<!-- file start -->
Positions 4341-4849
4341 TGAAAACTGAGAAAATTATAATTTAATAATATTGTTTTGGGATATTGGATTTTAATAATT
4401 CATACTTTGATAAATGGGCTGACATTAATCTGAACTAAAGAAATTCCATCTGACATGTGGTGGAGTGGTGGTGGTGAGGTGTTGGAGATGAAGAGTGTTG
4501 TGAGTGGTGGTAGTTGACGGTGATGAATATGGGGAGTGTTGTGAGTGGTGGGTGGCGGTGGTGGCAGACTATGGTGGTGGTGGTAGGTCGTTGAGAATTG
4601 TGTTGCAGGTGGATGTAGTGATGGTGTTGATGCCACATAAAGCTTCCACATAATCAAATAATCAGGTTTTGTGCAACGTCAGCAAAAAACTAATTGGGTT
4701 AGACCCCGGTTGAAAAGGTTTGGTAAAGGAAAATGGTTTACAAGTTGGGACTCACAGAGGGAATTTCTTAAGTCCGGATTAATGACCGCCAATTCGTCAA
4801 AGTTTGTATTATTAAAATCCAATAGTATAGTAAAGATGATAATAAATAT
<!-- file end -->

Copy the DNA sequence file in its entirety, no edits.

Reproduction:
Positions 4341-4849
4341 TGAAAACTGAGAAAATTATAATTTAATAATATTGTTTTGGGATATTGGATTTTAATAATT
4401 CATACTTTGATAAATGGGCTGACATTAATCTGAACTAAAGAAATTCCATCTGACATGTGGTGGAGTGGTGGTGGTGAGGTGTTGGAGATGAAGAGTGTTG
4501 TGAGTGGTGGTAGTTGACGGTGATGAATATGGGGAGTGTTGTGAGTGGTGGGTGGCGGTGGTGGCAGACTATGGTGGTGGTGGTAGGTCGTTGAGAATTG
4601 TGTTGCAGGTGGATGTAGTGATGGTGTTGATGCCACATAAAGCTTCCACATAATCAAATAATCAGGTTTTGTGCAACGTCAGCAAAAAACTAATTGGGTT
4701 AGACCCCGGTTGAAAAGGTTTGGTAAAGGAAAATGGTTTACAAGTTGGGACTCACAGAGGGAATTTCTTAAGTCCGGATTAATGACCGCCAATTCGTCAA
4801 AGTTTGTATTATTAAAATCCAATAGTATAGTAAAGATGATAATAAATAT